Music Provides the Driving Force Behind the Master of Suspense’s Films

psychoA PENSIVE Janet Leigh is behind the wheel of a car, casting furtive glances into her rear-view mirror, countryside whizzing past as she flees the city in Alfred Hitchcock’s classic film Psycho.

Without music it’s an unremarkable scene of a woman driving a car. But add Bernard Herrmann’s urgent score, and the sense of anxiety and impending doom is palpable.

As John Goberman says: “Without the music, it’s really a bore. With the music, it’s an extraordinary adventure. Hitchcock was a master of suspense, but Herrmann was a master of accenting every nuance of suspense.”

Goberman is the American producer who created the Symphonic Night at the Movies series, in which orchestras provide a live soundtrack to classic films on the big screen. In 2006 he presented The Wizard of Oz at the Sydney Opera House, with the Sydney Symphony playing the score.

Next week it’s Psycho on the Opera House screen, with the 48-piece Sydney Lyric Orchestra playing Herrmann’s score.

“In The Wizard of Oz there’s a huge amount of music you didn’t know was there. In Psycho it’s a different effect,” Goberman says. “The frame the orchestra provides for the picture makes it an extraordinary experience. The music is the driving force.”

Aside from Herrmann using only string instruments for Psycho, Goberman says the sound he invented was unique. “It’s the most inventive musical score you could imagine. The rhythmic drive actually makes it sound like a big percussion section.”

The infamous shower scene, with its shrieking, thrusting violins, originally had no musical accompaniment. But after hearing what Herrmann had composed and recorded, Hitchcock was swayed.

Herrmann worked on many of Hitchcock’s films, including VertigoThe Trouble With Harry and The Birds, before a falling out over the music for Torn Curtain.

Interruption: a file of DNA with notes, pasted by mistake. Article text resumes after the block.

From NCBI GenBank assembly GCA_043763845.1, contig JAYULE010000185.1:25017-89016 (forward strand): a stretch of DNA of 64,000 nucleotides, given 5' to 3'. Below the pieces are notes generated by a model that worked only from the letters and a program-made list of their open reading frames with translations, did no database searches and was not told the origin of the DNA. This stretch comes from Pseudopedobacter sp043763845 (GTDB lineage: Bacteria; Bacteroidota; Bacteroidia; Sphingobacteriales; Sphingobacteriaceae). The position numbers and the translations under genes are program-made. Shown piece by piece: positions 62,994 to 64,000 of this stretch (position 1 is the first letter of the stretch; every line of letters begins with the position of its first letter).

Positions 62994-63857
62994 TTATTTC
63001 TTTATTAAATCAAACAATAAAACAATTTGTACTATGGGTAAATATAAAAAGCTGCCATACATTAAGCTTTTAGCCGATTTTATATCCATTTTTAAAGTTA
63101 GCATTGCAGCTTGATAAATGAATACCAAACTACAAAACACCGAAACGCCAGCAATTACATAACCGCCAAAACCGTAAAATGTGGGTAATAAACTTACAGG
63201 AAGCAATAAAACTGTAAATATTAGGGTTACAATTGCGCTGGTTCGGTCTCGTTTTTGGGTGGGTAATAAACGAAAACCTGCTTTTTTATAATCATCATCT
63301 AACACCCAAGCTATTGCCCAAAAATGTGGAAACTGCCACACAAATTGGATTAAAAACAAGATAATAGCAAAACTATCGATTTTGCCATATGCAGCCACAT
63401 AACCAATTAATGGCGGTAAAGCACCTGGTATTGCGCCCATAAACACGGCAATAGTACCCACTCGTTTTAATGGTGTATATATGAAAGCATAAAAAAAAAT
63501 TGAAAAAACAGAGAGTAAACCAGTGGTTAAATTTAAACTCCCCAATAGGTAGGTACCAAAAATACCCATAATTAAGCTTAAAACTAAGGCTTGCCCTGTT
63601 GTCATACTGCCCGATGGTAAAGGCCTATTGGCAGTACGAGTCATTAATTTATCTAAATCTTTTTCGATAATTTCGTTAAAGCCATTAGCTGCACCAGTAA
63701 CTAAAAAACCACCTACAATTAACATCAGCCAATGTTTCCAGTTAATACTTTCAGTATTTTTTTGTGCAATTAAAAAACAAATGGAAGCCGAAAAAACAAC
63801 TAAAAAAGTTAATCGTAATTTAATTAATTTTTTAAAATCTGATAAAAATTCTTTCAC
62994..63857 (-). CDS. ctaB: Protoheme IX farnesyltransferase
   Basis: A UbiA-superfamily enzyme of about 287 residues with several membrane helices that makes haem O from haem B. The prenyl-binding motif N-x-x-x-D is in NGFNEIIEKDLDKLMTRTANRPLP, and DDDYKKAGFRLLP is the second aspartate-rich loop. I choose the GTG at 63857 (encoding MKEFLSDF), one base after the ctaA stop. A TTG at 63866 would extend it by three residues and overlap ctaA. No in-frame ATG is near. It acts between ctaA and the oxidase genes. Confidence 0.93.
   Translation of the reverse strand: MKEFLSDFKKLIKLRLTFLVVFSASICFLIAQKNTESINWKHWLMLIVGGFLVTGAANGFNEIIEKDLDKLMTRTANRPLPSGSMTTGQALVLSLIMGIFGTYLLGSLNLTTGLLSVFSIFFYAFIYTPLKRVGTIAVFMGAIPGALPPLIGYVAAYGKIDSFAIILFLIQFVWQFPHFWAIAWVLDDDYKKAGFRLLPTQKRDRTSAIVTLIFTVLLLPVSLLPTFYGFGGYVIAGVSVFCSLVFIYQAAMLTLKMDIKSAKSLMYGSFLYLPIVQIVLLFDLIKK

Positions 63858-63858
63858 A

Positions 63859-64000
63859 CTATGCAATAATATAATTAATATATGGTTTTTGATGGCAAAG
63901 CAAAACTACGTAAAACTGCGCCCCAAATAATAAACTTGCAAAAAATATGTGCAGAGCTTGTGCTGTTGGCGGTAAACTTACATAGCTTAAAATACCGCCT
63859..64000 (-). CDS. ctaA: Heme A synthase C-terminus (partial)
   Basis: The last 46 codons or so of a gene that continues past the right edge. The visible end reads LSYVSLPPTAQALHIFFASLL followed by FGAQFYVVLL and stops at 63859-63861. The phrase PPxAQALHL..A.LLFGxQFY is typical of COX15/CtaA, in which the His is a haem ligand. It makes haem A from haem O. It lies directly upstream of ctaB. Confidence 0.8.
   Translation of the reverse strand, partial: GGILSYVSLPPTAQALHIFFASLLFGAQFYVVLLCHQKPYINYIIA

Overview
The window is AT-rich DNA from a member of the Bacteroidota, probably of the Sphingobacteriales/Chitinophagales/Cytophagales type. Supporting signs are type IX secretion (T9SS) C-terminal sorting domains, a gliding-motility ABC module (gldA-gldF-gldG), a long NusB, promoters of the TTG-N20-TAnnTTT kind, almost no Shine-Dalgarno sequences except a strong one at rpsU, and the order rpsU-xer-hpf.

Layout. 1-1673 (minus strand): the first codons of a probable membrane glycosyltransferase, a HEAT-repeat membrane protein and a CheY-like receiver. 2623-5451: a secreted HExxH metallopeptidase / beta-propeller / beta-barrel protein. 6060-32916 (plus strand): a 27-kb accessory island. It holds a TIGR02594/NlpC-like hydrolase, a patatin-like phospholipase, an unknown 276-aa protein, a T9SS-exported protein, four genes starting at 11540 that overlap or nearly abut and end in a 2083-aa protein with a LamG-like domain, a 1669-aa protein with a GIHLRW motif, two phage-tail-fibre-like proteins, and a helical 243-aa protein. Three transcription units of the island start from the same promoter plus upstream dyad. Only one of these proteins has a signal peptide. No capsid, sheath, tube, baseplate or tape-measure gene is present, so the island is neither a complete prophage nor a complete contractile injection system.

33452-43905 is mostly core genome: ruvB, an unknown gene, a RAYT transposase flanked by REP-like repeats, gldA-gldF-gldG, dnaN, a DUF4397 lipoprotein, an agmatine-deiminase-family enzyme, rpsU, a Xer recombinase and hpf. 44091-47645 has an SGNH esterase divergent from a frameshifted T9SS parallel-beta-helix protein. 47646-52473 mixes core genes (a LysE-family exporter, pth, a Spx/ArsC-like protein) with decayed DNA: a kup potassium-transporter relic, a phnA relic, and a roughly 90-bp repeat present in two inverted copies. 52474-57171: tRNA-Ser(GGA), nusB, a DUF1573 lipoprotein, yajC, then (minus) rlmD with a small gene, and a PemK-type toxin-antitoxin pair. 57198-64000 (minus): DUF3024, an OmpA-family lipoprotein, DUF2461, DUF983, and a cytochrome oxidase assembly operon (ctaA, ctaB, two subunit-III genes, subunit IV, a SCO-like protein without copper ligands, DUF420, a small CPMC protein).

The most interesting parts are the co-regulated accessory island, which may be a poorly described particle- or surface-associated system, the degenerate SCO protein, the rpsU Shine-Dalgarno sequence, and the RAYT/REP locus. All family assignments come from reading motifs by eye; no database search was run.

The Opera House performance will be a change of pace for the concert master Adrian Keating, who is more familiar with classical scores as the lead violin in the Australian Opera and Ballet Orchestra.

He has assembled players from the Sydney Symphony, Australian Chamber Orchestra, Opera and Ballet Orchestra and freelancers.

“It’s so exciting to be doing something so unusual. It’s all strings for one and, secondly, the effects he’s written for them to play are quite unusual. They’re angular sounds, with cutting, rhythmic noises that we have to make as a string section to get the sounds across,” Keating says.

“The music itself is angular, with cyclic rhythms that repeat in phrases. If we were to play the entire score as a concert, you’d find it a bit tedious after a while. In the film, though, it’s creating this anxiety, this obsessive compulsive idea, and reflecting Norman Bates’s madness.”

Goberman says there are two scenes where the music plays a key role: the shower scene and when the skeleton of Norman Bates’s mother is finally revealed.

“It’s so brilliantly scary. Then when Anthony Perkins is in the police station and does this whole reprise as his mother, the music really makes you jump.”

Clare Morgan | January 2, 2010